Again, I recoil. Why do people need shaking up ? Why do we continue to need climate change evangelists ? Why should we need messengers of disaster instead ? I know we still have a lot of disinformation in the “public sphere”, and this should be countered strongly, but I would suggest that the sector of the population that is capable of responding to the climate change story has already responded.
I believe education of the population about climate change must continue, but without the projection aspect – the projection of a definitely calamitous future.
I believe that a more optimistic “end game” should be stitched onto the climate change story thread – with caveats, of course. The people that have to “fundamentally alter” are in every sector – not just the end consumers of energy.
We get the “good future” when the fossil fuel companies are obliged to change to producing clean energy. If they don’t change, they will suffer market collapse as Peak Oil, Peak Natural Gas and Peak Coal bite, whilst renewable energy companies prosper. It’s quite simple, really.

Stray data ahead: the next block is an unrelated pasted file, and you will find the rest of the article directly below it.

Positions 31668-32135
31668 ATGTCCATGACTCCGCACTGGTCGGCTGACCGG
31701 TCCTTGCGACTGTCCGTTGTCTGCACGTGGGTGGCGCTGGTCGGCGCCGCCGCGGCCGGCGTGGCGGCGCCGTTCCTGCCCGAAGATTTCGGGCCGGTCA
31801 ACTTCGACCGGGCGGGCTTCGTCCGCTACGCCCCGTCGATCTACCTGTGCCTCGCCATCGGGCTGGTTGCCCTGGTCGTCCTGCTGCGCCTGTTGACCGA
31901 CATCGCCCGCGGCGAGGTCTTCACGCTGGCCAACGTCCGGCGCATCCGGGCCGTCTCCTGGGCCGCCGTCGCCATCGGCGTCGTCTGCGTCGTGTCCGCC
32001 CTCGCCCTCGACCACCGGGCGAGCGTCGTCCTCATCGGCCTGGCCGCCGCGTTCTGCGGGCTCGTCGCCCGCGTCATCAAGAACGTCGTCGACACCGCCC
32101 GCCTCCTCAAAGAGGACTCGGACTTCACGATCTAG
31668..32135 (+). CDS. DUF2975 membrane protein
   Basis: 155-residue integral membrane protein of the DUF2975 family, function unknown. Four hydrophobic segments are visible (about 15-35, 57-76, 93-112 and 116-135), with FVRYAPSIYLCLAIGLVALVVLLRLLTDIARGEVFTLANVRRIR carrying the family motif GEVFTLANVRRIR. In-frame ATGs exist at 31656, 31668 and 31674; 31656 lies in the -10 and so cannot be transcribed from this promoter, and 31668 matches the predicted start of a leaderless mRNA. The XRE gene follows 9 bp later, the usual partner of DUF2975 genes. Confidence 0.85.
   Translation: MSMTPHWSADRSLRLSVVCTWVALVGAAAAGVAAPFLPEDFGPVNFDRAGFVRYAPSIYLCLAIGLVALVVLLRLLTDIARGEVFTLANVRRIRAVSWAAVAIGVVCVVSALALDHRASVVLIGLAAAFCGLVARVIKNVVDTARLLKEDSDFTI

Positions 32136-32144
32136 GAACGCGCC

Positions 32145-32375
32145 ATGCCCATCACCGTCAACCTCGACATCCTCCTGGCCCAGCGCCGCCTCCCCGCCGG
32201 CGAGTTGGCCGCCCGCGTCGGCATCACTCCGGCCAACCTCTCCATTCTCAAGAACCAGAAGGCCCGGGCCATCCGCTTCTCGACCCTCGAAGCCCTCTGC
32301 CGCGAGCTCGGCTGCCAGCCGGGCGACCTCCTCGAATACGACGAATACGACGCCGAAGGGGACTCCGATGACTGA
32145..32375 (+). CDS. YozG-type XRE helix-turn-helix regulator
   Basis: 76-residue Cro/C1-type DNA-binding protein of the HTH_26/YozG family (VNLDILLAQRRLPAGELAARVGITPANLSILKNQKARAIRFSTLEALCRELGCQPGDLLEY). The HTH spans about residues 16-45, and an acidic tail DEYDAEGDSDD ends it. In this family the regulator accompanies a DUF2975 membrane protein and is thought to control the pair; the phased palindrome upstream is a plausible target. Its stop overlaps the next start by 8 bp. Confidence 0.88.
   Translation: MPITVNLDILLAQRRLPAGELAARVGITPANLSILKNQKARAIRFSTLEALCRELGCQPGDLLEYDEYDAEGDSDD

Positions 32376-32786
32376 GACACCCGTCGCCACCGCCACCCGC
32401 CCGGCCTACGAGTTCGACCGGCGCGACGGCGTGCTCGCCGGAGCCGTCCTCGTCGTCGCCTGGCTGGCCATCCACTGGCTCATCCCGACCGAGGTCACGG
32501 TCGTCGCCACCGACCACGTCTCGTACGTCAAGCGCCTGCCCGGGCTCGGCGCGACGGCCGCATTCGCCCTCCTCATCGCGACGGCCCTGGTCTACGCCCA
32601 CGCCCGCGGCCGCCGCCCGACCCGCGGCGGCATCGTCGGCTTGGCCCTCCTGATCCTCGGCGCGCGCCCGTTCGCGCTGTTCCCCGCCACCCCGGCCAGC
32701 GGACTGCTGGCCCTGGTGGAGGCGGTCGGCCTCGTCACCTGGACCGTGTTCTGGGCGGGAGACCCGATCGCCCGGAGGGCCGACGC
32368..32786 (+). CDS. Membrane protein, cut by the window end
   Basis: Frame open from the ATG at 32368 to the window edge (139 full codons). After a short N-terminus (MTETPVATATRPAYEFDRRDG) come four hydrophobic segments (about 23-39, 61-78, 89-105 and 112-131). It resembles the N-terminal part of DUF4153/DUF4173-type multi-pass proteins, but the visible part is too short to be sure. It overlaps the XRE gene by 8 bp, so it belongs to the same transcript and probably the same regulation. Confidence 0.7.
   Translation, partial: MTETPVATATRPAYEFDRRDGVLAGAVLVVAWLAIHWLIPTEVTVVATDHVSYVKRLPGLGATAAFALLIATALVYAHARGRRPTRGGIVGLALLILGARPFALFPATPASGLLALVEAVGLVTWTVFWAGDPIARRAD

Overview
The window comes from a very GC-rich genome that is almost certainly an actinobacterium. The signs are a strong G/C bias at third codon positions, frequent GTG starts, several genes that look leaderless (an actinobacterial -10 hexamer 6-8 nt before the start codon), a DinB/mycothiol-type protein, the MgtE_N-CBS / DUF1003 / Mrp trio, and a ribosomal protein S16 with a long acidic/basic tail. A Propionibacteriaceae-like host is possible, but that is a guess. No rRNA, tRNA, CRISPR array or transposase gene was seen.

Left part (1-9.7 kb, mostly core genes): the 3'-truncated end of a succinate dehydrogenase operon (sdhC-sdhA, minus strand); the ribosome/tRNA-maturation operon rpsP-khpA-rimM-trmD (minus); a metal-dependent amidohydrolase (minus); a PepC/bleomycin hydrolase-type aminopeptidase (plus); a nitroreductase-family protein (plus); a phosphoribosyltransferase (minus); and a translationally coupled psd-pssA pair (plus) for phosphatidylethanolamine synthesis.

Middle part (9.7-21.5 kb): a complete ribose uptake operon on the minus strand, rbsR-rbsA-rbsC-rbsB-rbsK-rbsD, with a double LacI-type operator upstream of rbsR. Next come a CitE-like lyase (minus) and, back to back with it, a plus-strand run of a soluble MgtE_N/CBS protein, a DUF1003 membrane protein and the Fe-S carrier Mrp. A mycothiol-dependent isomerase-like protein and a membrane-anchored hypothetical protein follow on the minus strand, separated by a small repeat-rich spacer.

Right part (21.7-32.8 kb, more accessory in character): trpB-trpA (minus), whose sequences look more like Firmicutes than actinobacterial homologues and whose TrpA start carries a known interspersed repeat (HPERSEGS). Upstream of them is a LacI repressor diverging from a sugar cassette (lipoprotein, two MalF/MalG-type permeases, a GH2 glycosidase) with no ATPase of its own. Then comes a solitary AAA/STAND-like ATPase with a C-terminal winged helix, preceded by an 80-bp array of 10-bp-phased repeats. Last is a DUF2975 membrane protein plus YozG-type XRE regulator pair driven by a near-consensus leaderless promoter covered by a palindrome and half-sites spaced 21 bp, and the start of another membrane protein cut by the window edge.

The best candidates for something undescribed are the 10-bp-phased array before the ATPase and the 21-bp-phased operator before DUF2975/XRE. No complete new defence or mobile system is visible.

We get the “good future” when money is diverted towards green energy investment and low carbon energy services investment. This requires all financial sector players being involved – and they are – and the percentage is getting higher. Personal savings, High Net Worth Individuals, ethical banks, private equity, pension funds – all forms of monetary investment are moving towards green energy. State subsidies and policies are emerging that support clean energy development – not huge amounts – but significant.
We get the “good future” when more and more research and development units, both academic and corporate, turn their attention to green fuels, green power and green networks.
It is time to drop the angst.
It’s time to prophesy instead of evangelise. We are not selling a message, we are describing an emerging reality.
That’s why most approaches on encouraging public engagement with climate change annoy me – the assumption that we all have to be involved in the marketing side of public relations – selling ideas, selling technologies.
Communications should not have to be about salesmanship.
If you meet anybody today who doesn’t believe in climate change or the potential for 100% renewable, sustainable energy, tell them you don’t believe them. Remember, it’s not your responsibility to convince them of anything – very few people have influence, and the person you are speaking with is probably one of the majority – whose views don’t count in the grand scheme of things…which probably means that you are also one of the majority whose views don’t count in the grand scheme of things, but at least you’re on the right side, the side of hope, optimism, reality and a good future…